If you’ve joined the Facebook campaign to save 6 Music, or added a Twibbon to your Twitter avatar, give yourself a tentative pat on the back – you might just have rescued the digital music station from oblivion.
It might seem like a done deal, BBC boss Mark Thompson’s decision to axe 6 Music. But think about it. This is a corporation that can’t even bring itself to discontinue the Shipping Forecast – a service that no fisherman in 2010 really needs – because it’s afraid of the public outrage that would ensue if it did.
Nothing terrifies the BBC like listener/viewer dissent – it’s funded by us, after all – and the campaign to save 6 Music, which has attracted the support of big-hitting figures such as David Bowie and Emily Eavis, is unprecedented in the corporation’s history. It has gained a momentum that the BBC, given its public service remit, will simply find it impossible to ignore.
Besides, nothing is set in stone yet. Based on Thompson’s recommendations, a strategic review has been submitted to the BBC Trust. At this stage it is still, officially speaking, a proposal. And the chairman of the Trust, Sir Michael Lyons, has already hinted that the proposal could be overturned.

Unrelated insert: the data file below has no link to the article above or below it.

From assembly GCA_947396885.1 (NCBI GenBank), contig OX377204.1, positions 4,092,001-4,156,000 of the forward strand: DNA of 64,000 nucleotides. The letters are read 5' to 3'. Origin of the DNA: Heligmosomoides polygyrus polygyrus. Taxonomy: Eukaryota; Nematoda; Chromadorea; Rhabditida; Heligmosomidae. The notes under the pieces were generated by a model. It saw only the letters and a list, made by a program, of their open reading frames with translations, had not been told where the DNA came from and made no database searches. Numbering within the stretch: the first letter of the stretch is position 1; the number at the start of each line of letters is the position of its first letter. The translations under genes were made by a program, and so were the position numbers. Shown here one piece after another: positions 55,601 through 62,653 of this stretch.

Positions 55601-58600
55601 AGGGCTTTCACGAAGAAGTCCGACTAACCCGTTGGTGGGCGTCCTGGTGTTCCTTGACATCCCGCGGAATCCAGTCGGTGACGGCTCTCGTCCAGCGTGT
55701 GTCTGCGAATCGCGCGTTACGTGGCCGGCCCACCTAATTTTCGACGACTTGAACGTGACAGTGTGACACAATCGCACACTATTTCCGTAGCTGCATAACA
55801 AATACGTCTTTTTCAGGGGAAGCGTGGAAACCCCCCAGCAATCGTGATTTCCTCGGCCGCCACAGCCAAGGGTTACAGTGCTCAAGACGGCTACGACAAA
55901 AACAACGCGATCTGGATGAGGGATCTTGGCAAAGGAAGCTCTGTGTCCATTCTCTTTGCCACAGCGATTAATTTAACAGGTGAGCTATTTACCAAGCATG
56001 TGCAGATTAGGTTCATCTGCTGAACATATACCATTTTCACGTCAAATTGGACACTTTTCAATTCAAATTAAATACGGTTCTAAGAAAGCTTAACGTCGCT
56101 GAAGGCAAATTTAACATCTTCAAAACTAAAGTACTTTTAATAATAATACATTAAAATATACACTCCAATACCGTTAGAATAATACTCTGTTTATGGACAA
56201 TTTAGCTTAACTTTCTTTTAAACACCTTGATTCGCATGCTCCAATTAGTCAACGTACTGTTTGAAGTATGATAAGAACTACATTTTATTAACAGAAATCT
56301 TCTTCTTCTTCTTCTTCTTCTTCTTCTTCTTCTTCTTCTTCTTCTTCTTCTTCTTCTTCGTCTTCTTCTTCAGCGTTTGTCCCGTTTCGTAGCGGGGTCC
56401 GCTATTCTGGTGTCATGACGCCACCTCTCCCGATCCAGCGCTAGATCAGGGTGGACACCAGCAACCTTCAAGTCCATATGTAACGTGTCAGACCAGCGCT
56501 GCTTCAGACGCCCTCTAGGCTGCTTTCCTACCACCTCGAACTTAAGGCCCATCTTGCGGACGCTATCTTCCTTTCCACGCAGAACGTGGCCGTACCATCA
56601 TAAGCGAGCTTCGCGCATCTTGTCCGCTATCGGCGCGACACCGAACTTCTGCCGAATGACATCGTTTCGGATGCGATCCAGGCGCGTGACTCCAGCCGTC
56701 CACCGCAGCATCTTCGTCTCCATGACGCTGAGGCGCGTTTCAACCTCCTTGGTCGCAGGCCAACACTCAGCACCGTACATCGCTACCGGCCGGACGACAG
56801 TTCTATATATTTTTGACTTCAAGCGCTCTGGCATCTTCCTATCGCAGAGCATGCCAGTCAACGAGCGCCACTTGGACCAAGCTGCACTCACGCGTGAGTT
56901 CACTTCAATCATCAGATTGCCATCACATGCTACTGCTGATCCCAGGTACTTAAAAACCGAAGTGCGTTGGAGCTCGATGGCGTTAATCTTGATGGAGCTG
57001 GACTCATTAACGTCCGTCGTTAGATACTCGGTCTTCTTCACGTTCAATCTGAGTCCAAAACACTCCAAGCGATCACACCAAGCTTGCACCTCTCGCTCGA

“If we find that… there’s massive public concern that we need to take account of then we will go back to the director general to rethink the strategy before it’s approved,” he said.
Plus, you have to ask why news of these BBC cuts were leaked in the first place (it was reported in The Times several days before being made public officially). Presumably BBC insiders were to blame. Why would they do such a thing? Simple: to build up a head of steam of popular opinion in support of 6 Music.
All of which is a rather long-winded way of saying: ultimately, I don’t think 6 Music will close. Which is a good thing. Here are a few things we’d miss if it did get the chop.
1. Lauren Laverne
The antithesis of void-brained DJs such as Fearne Cotton, Laverne’s enthusiasm and North-East lilt is like audio Prozac – it’s basically impossible to be in a bad mood while she’s on air.
2. Jon Richardson
The comedian is apparently for the chop (even without the wider cuts) because he’s not enough of a music expert – which seems crazy, because his gentle, self-deprecating humour is ideal Sunday morning hangover-balm.
3. Stuart Maconie’s Freak Zone
It would be hypocritical of me to to claim that I’m a regular listener to Maconie’s forays into the extreme leftfield – but it’s nice to know that, should you ever want to listen to the hits of Lawnmower Deth reinterpreted on hurdy-gurdy and swanee whistle, Maconie would happily oblige.
4. Craig Charles’ Funk And Soul Show
I’m not what you’d call a funk and soul kind of guy – in fact, if anything I’m profoundly unfunky and utterly soulless – but Charles is clearly a remarkably gifted DJ, so knowledgeable and upbeat he makes Zane Lowe sound like Eeyore.